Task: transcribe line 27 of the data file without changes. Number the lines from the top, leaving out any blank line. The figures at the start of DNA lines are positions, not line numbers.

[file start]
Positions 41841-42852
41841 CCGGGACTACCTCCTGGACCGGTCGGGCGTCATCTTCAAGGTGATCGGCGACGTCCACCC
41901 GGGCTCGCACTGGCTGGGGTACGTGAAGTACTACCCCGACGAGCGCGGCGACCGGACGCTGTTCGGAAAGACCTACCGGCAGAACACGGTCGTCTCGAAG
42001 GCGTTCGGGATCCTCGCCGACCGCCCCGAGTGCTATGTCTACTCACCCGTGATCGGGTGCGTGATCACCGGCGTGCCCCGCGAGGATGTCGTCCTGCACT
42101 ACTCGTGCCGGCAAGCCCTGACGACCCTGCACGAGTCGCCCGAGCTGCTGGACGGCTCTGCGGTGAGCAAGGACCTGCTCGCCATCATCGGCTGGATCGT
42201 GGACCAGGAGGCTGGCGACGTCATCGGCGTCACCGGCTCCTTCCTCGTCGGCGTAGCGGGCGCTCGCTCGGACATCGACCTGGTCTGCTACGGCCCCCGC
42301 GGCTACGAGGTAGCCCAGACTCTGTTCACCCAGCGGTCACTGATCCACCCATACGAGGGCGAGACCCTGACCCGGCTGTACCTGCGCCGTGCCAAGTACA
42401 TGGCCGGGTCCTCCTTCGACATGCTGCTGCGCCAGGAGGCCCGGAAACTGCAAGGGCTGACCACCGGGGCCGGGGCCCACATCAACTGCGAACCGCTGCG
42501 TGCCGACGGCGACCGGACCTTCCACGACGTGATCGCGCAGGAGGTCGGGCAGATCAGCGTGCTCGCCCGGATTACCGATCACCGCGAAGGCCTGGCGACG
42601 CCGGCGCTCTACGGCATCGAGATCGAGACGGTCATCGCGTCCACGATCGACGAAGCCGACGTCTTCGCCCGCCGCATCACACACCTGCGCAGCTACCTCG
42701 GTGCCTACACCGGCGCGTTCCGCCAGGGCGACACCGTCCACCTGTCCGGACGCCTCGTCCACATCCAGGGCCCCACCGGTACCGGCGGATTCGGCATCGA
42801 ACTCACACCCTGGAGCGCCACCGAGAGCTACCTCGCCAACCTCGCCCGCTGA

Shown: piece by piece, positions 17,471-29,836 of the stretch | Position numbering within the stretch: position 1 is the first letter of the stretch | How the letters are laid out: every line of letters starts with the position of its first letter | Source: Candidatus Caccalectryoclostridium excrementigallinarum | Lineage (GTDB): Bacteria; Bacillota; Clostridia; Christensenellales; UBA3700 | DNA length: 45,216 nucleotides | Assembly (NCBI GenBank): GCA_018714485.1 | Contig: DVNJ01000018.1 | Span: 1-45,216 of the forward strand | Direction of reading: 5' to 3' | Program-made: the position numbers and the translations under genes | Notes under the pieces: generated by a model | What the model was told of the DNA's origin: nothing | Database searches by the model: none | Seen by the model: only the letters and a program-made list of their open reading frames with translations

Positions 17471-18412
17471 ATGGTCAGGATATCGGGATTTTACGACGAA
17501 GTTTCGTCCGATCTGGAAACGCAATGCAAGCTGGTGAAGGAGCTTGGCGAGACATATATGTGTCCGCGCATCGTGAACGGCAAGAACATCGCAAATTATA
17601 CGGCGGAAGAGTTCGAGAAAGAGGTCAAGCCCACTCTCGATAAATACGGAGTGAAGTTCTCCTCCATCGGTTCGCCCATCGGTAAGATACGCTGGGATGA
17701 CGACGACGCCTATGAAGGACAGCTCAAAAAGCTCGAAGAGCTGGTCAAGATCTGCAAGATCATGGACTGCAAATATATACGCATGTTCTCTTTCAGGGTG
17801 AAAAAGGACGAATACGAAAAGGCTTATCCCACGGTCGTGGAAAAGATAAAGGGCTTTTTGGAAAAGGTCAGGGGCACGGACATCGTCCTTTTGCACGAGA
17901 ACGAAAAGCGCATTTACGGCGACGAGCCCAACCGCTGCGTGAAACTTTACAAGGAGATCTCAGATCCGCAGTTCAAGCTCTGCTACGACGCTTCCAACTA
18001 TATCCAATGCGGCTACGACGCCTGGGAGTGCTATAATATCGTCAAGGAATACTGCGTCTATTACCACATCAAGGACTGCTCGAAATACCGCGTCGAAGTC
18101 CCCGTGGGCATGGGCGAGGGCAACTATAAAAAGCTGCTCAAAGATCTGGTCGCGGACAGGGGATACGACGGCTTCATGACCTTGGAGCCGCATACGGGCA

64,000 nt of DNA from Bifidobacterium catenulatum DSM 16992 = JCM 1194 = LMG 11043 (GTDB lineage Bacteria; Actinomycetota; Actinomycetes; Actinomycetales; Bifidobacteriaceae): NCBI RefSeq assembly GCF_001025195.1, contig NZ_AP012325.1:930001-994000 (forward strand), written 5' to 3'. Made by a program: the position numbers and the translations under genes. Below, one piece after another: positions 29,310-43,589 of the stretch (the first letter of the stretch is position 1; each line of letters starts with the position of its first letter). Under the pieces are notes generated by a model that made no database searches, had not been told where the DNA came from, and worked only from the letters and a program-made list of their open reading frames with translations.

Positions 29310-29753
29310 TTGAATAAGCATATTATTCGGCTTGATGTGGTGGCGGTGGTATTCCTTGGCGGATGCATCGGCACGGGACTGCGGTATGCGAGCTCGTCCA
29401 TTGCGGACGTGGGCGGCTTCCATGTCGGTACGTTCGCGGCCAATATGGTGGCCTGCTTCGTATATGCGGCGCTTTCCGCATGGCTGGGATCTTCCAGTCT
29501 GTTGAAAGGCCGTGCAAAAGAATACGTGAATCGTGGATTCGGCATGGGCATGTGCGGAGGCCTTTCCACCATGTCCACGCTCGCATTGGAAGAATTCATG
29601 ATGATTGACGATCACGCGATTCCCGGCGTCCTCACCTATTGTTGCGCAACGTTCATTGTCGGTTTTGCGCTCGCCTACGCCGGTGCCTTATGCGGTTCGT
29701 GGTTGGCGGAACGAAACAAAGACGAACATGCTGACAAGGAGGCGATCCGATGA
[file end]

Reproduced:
29501 GTTGAAAGGCCGTGCAAAAGAATACGTGAATCGTGGATTCGGCATGGGCATGTGCGGAGGCCTTTCCACCATGTCCACGCTCGCATTGGAAGAATTCATG